While other firms throughout the industry are trying to scale up, Morgan Stanley Smith Barney is still eager to get a little leaner. Maybe just not like this.
Last quarter, Morgan was happy to see a net 347 advisors -- 2% of their force -- leave the company.
They tended to be "lower performers" in the firm's eyes, but if you look at the specific cases, that's usually been code for "coming from the Smith Barney side of the family."
Ruth Porat, Morgan's chief financial officer, says they're "very focused" on cost management at the giant brokerage firm, which definitely means further reduction in the advisor numbers is on the table.
Unfortunately, the advisors who are left got smaller anyway. Net annualized revenue per advisor dropped 4.8% over the course of the quarter to $747,000 -- about in line with what we're seeing throughout the industry.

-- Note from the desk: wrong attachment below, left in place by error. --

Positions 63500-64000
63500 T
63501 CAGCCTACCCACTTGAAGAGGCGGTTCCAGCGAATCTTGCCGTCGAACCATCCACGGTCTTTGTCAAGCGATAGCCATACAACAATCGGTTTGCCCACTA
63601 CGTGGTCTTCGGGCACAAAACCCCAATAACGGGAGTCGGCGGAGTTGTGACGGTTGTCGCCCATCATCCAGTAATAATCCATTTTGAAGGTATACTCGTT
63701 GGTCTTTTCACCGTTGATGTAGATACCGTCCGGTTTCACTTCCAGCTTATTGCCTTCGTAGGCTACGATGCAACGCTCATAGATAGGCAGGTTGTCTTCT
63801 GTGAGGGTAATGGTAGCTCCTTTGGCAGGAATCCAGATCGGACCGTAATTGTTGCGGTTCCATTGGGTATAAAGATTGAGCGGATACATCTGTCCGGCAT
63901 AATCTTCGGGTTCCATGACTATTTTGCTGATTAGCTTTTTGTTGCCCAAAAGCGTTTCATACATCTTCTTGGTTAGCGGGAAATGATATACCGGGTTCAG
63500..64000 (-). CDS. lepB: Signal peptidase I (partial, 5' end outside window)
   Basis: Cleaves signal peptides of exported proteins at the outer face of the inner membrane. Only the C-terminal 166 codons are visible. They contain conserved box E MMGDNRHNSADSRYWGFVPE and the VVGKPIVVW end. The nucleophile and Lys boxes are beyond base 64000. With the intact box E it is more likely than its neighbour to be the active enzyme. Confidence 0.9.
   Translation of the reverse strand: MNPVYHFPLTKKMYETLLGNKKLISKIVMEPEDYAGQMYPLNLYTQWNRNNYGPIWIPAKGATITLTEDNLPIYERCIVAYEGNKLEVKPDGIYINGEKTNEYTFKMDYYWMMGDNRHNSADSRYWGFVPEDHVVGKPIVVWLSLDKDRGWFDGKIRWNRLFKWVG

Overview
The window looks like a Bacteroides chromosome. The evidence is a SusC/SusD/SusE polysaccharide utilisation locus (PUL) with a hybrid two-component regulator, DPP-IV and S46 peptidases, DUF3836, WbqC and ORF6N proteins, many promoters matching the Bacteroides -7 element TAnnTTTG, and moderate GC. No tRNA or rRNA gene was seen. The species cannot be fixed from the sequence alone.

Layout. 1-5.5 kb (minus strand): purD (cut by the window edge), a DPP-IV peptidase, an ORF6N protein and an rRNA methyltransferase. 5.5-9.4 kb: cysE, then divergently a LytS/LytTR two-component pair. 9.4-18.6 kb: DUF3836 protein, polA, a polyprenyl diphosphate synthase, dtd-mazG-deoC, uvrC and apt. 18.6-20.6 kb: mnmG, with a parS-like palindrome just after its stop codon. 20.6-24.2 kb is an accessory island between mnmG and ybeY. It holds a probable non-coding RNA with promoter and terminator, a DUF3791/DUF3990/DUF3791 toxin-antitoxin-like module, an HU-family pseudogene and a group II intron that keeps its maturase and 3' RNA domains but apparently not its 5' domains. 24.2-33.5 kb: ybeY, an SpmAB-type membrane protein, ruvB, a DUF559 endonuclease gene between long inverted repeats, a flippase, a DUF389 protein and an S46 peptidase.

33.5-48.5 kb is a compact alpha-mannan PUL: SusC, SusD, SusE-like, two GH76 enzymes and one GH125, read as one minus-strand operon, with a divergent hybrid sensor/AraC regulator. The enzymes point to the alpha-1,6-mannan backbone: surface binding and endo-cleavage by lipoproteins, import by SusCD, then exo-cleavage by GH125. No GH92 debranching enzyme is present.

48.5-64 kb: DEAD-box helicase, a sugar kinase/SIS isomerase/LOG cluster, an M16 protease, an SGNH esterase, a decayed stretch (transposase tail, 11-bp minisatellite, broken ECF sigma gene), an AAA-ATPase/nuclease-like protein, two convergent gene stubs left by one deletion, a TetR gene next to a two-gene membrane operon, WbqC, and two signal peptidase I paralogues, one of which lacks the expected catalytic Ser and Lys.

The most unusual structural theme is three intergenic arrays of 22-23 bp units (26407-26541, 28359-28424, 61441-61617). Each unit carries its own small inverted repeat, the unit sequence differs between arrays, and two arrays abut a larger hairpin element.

Profitability attributable to the wealth management unit fell even faster, down 6% over the course of the quarter. To put it simply, costs kept climbing even though the amount of money the diminished advisor base brought in declined.
And while new client flows pumped $15.5 billion into the company, overall AUM still declined 8% due to the market and, presumably, account churn from those advisors seeking warmer homes elsewhere.
Maybe the new, leaner Morgan Stanley Smith Barney will be more efficient. It will almost certainly have a shorter name.
But for now, this looks like growth in the wrong direction. And an opportunity for their competitors to hunt clients and talent.